Our centres provide the full scope of clinical podiatry including comprehensive foot assessments, various treatments and surgery.
Our team of highly-qualified podiatrists are in the best position to improve how you live by providing world-class foot care treatment.
We provide that extra level of care and attention when delivering the best in foot care solutions for you and your family. We can help you with Custom Foot Orthotics, sports podiatry, podiatry for children, diabetic footcare, ingrown toenail treatment and arch and heel pain.
We strive to ensure that patients completely understand both their ailments and all treatment options available by taking the time to translate complex medical jargon into more comprehensible terms.
We fully educate our patients on their conditions, so they can make the best, most informed decisions in conjunction with our specialists to find a treatment plan that is best suited to each individual.
Sports Podiatry in Perth
Since we opened our Wembley Downs podiatry clinic in 2012 we have built a reputation for providing athletes of all levels and backgrounds with quality and innovative podiatry services. Our success is built around our founders Matt and Stacey’s love for Sports Podiatry and the impact it can make on an Athletes Performance.
We care about our communities and have partnered with many grassroots sporting organisations including being the Podiatrists of choice for the Western Australian Woman’s Reserves and League and WAFL clubs.
We are the official Podiatrists for East Perth WAFL club, Hale Hockey Club and we regularly frequent triathlons and local running events on behalf of Sports Medicine Australia of which all Podiatrists working at the clinic are members.
Approximately 200,000 Australians are hospitalised every year as a result of having a fall. Bone fractures are the most common type of injury resulting from a fall. While falls are most common in those aged over 65, young males aged 5-24 years are also particularly prone to falls.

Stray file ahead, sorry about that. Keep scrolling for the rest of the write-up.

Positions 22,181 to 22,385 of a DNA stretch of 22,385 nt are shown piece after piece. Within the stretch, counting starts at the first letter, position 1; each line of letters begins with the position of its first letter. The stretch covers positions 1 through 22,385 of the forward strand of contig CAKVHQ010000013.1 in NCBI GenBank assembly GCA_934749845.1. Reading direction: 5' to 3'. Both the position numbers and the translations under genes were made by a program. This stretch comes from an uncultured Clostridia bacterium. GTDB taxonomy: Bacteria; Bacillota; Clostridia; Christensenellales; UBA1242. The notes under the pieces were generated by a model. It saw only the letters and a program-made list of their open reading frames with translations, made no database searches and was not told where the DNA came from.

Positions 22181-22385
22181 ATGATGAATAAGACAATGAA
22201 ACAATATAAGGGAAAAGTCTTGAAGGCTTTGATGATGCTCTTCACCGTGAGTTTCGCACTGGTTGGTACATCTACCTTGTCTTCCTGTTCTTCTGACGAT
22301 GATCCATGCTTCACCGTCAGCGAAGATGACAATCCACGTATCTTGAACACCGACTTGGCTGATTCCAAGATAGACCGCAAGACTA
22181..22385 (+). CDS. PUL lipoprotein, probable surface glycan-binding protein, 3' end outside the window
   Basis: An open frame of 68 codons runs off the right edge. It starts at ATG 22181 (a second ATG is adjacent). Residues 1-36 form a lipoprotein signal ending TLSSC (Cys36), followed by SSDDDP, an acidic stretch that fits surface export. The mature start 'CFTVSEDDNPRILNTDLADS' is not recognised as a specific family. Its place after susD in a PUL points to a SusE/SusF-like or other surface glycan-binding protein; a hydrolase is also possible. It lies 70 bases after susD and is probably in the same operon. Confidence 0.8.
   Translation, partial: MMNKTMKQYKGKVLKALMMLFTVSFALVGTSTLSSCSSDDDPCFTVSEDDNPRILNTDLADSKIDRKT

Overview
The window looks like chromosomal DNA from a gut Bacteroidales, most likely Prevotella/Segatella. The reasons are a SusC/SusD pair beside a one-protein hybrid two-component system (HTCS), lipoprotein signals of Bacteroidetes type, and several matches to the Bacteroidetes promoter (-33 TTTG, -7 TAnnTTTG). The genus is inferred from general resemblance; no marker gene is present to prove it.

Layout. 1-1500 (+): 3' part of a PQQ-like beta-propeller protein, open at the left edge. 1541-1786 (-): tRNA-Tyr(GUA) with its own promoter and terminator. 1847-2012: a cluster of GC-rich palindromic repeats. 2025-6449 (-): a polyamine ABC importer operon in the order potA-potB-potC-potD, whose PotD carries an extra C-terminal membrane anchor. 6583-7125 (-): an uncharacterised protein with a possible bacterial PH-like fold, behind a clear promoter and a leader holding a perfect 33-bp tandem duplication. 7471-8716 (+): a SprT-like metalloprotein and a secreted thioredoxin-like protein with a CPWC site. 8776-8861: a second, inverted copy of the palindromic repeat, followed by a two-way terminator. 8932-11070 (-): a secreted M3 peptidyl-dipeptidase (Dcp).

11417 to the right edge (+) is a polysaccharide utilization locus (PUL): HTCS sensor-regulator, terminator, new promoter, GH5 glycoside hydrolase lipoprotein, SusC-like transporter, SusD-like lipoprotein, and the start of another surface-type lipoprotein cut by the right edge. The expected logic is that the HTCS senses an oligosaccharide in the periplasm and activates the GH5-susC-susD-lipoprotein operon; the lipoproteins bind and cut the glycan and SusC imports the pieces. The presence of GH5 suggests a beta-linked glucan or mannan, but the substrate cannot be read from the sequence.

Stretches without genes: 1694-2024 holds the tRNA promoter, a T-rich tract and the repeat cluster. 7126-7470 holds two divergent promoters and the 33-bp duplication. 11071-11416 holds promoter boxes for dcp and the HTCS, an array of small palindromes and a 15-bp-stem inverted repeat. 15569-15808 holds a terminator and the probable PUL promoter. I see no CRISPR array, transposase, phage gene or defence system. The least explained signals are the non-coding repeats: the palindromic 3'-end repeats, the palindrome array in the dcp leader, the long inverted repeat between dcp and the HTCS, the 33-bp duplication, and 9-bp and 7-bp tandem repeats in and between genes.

Regardless of your age, activity levels or health status, helping prevent falls is an important part of what we do here at My FootDr.
Do you have swollen feet or ankles after you’ve been sitting, standing or walking in a hot environment? You’re not alone. Medically known as heat oedema, this uncomfortable swelling generally occurs because the heat from your environment causes your blood vessels to naturally expand (dilate). As they do, fluid can leak into the surrounding tissues. Pair this with gravity encouraging the passage of larger volumes of fluid down into the legs, and you’ve got swollen feet, ankles and even legs.
As with anything, there are a number of extra risk factors that can make you more vulnerable to this swelling, so today, the podiatrists at My FootDr have shared what these are, what you can do to help prevent the swelling before it starts, and how to best manage the swelling if it’s already here.
Dark spots on the toes and feet are both a cause of concern for many patients we see and treat here at My FootDr. From wondering if they’re a sign of something serious, to being aesthetically displeasing, patients often ask us how they can get rid of the discolouration, fast.
To help, our podiatry team has shared the common causes of dark marks we see on the feet and toenails, what they mean, and what can be done to remove them.
My FootDr is proud to be the official podiatrists and the official sponsor for our match day umpires of the Mundella WA Women’s Football League.
Are you one of the 48% of Australians that wakes up with heel pain once a week?
If heel pain is impacting how you move, how you feel, and how you live, then it’s time to get help from My FootDr.
Heel pain, often caused by plantar fasciitis, is a common condition that can cause severe pain at the bottom and inside of the heel. This pain may radiate up into the arch, and indicates that there is some damage to, and subsequent inflammation of, the long band of tissue under the foot known as the plantar fascia.
o you wake up with a sharp pain in your heel, arch or foot?
Do you get pain the moment you put your feet on the ground and take that first step?
Does the pain tend to ease as you keep walking, but can return when you rest and put your feet up during the day?